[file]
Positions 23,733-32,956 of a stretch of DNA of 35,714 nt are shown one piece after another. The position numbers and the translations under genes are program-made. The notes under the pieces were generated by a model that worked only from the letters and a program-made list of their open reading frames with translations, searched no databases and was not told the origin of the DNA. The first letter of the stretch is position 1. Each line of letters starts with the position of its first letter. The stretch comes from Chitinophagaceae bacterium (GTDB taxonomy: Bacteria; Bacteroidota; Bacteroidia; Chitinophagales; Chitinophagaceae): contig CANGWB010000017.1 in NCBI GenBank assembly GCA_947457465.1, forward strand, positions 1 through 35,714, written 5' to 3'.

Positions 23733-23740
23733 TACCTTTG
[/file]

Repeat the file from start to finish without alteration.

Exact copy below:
Positions 23,733-32,956 of a stretch of DNA of 35,714 nt are shown one piece after another. The position numbers and the translations under genes are program-made. The notes under the pieces were generated by a model that worked only from the letters and a program-made list of their open reading frames with translations, searched no databases and was not told the origin of the DNA. The first letter of the stretch is position 1. Each line of letters starts with the position of its first letter. The stretch comes from Chitinophagaceae bacterium (GTDB taxonomy: Bacteria; Bacteroidota; Bacteroidia; Chitinophagales; Chitinophagaceae): contig CANGWB010000017.1 in NCBI GenBank assembly GCA_947457465.1, forward strand, positions 1 through 35,714, written 5' to 3'.

Positions 23733-23740
23733 TACCTTTG